Movie Review: “Enough Said”

enough said

“Enough Said” — film review by Gary Chew

Like James Dean, James Gandolfini‘s life ended too soon to spread his talent as far as it was bound to take him. Fortunately for Gandolfini fans, he made more movies than Dean — that forever-young icon of the ’50s.

Now comes another picture to get to know Gandolfini’s act even better. It’s a role that’s about as different from Tony Soprano — his breakout HBO character — as could be. His name is Albert, the male lead in Nicole Holofcener’s “Enough Said.” Albert is the love interest of Eva. Julia Louis-Dreyfus, scoring well this past week in the Emmy department, plays Eva — a middle-aged divorcee whose daughter, Ellen, is about to leave home for college.

Albert is a librarian of sorts at institution that holds historical material of television programming, and Eva is a masseuse. She travels about the city massaging clients at their homes.

enough saidSurely this must sound like rather routine living for ordinary people. How many movies are released every month that have narratives set in the ordinary and could be a TV sitcom too? Not just a few.

Don’t let that fool you. Although “Enough Said” has lots of the ordinary, it does it with abiding perspective, superb dialogue, plenty of laughs and more warmth than you might expect. And it made me a little sad.

That James Gandolfini recently died surely contributes to the sadness (at least for me), but the film itself helps bring that emotion, especially in terms of parent-child relationships.

The two young women playing daughters in “Enough Said” add much to a film that’s already well-stoked with the charisma Gandolfini and Louis-Dreyfus bring. Tracey Fairaway (“The Bling Thing”) plays Ellen and Tavi Gevinson is Chloe — a close friend of Ellen’s who spends more time at Eva and Ellen’s house than at home with her own mom. This subplot enhances the primary focus on Albert and Eva’s relationship.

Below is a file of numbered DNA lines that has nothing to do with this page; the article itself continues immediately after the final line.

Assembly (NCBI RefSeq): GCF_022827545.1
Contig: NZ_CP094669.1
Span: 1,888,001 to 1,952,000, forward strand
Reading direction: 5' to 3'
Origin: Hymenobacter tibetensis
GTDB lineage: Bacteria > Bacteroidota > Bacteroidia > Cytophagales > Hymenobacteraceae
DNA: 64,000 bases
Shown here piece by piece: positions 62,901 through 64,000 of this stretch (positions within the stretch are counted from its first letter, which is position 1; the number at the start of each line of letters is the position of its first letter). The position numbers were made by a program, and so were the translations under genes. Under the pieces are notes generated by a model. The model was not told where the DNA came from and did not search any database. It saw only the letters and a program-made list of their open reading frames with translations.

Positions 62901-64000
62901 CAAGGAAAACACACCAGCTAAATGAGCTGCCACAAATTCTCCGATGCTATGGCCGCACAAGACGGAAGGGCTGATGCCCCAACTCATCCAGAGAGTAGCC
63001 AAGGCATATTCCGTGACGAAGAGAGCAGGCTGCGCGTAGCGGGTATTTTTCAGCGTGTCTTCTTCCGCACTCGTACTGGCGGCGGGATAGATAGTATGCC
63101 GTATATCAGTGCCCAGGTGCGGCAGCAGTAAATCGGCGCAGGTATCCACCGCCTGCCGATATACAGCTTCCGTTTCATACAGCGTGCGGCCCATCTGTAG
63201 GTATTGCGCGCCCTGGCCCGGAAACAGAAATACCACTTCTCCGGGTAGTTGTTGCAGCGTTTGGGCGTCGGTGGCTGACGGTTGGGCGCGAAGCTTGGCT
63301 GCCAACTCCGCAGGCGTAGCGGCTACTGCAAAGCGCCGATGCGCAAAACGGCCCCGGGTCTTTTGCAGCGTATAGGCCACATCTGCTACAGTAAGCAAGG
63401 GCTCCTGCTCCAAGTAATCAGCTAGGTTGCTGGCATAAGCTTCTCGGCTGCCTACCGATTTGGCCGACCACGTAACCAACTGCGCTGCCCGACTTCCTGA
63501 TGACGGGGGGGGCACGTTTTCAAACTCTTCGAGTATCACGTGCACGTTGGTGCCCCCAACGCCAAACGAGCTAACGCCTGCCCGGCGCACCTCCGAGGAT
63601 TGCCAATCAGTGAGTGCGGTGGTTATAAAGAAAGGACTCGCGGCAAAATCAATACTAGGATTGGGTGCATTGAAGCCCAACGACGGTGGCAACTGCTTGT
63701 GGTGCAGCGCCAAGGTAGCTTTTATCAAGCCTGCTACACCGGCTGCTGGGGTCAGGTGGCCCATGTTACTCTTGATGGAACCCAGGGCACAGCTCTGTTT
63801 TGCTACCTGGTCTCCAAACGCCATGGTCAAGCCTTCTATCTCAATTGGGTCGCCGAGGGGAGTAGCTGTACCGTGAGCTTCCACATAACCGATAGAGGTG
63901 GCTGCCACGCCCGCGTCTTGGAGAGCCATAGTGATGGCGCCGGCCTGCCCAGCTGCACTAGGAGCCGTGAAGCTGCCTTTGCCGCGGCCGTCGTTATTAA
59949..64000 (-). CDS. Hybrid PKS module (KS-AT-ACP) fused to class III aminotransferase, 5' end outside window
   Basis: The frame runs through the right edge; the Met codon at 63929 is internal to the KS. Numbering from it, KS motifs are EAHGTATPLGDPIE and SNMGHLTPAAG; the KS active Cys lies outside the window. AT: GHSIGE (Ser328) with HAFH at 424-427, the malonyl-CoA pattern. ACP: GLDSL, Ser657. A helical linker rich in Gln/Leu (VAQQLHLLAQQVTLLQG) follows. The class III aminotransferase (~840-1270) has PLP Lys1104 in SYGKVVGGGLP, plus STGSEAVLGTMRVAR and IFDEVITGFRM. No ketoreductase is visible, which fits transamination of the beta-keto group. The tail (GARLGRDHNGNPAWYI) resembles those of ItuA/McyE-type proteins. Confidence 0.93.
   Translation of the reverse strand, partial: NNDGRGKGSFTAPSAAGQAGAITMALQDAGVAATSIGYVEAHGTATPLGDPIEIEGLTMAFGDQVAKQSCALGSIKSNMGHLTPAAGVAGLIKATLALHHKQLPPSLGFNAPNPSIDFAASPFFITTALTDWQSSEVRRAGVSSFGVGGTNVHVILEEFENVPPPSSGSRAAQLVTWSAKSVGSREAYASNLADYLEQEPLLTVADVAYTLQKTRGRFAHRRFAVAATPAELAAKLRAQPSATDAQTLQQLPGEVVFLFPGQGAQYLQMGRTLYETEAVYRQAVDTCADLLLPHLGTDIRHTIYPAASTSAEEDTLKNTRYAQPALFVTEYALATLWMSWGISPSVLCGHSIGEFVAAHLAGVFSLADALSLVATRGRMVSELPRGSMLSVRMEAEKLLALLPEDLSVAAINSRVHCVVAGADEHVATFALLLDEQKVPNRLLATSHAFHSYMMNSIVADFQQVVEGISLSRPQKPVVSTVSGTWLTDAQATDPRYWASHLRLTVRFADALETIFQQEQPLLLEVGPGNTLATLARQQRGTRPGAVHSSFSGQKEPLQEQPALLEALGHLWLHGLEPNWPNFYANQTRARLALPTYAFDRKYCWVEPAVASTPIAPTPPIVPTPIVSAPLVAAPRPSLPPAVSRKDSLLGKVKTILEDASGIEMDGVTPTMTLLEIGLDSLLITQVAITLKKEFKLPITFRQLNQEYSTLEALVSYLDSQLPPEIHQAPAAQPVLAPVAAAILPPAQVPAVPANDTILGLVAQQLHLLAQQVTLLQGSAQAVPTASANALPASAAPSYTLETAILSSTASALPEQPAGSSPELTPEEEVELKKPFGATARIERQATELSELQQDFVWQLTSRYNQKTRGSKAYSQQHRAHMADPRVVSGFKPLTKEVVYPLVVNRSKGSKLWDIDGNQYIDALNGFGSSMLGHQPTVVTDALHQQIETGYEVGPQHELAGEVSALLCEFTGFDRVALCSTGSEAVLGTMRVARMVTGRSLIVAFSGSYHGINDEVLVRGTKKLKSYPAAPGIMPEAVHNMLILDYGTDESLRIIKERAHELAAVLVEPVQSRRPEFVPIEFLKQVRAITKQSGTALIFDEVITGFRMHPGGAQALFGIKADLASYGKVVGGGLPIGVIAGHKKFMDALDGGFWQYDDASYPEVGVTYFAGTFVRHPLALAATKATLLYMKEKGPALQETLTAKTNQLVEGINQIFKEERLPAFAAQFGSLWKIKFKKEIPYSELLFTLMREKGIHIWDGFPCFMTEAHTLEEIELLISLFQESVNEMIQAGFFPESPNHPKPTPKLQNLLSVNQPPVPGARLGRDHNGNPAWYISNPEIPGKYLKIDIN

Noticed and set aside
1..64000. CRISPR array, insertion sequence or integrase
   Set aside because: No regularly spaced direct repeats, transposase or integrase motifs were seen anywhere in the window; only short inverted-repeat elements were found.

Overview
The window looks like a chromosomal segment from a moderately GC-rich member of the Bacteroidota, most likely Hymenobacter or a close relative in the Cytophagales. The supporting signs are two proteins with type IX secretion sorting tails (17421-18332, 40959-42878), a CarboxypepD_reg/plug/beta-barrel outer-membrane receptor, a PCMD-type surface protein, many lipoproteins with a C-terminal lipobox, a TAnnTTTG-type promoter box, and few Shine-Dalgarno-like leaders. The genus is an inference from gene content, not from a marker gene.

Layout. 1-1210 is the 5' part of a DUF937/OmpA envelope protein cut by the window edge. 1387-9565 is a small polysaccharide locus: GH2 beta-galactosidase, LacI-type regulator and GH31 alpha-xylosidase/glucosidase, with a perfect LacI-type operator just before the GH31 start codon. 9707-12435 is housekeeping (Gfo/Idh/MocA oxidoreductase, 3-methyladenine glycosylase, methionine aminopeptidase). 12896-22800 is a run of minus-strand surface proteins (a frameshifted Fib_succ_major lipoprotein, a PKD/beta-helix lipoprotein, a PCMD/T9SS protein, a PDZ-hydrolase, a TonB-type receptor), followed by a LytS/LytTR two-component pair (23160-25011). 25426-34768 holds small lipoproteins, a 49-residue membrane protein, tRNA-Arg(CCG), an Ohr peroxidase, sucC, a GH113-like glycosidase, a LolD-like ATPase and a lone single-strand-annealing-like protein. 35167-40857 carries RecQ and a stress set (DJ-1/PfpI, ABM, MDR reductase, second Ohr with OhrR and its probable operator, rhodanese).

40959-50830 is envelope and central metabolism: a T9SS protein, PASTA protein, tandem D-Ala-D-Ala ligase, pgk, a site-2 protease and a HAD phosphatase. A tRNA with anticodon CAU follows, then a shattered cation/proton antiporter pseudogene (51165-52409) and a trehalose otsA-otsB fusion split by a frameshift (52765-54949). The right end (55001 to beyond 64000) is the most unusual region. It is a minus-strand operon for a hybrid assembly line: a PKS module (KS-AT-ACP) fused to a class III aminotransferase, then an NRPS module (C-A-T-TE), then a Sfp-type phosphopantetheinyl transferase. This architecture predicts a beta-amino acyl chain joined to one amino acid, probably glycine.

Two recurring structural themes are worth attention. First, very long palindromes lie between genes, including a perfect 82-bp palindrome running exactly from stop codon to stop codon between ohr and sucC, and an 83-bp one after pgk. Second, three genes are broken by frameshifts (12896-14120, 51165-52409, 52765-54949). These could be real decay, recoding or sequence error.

(I’ve not been able to find a feature film that precedes “Enough Said,” that has Ms. Gevinson in the cast., but I have a feeling this irrepressibly, perky young woman will be seen again … and again. As they said, “The camera likes her.” She resembles Michelle Williams.)

The maturation of the Albert/Eva relationship is where the film spends the most time, much of it in dandy, cute, sweet yet candid repartee between Albert and Eva. They like one another a lot and you will like both characters a lot.

At about the same time, Eva makes the acquaintance of woman who identifies herself as a poet. Catherine Keener does the role of Marianne. As the plot would have it, she’s in need of a good massage, so Eva begins a schedule of massages for Marianne at the poet’s home. They become good buds while Eva maintains her intimacies with Albert. Eva also spends time with a longtime family friend, Sarah (Toni Collette), and her sort-of-a-jerk husband Will (Ben Falcone).

enough said
Julia Louis-Dreyfus and James Gandolfini in “Enough Said.”

Eva updates Marianne on developments with Albert, and Marianne, also divorced, reflects on her unhappy times with her former husband. Turns out that Eva becomes aware that Marianne’s ex is Albert. Neither Albert nor Marianne have one foggy notion what’s going on. The only culpability on the part of Eva is … when she realizes Albert and Marianne were once married … she says nothing.

Eva begins to feel misgivings about her happenstance secret while Albert and Marianne remain in the dark. This, with the young gals complicating the mix even more with their vastly different life problems of the moment, makes for a full plate of necessary resolution (if possible) for the characters.

On the surface, as I say, the story sounds hackneyed, if not flat; but once again: that’s not the case. The script and accompanying dialogue, casting and directing make “Enough Said” more than just a solid offering for any movie patron who might possibly be overwrought a little by this summer’s extended film parade of apocalyptic violence.

Nicole Holofcener, who also wrote and directed episodes of HBO’s “Six Feet Under,” NBC’s “Parks and Recreation,” as well as the feature film “Friends With Money,” projects a knowing hand at making stories about authentic human relationships and down-to-earth events that, somehow, seem not inclined to leave your brain.

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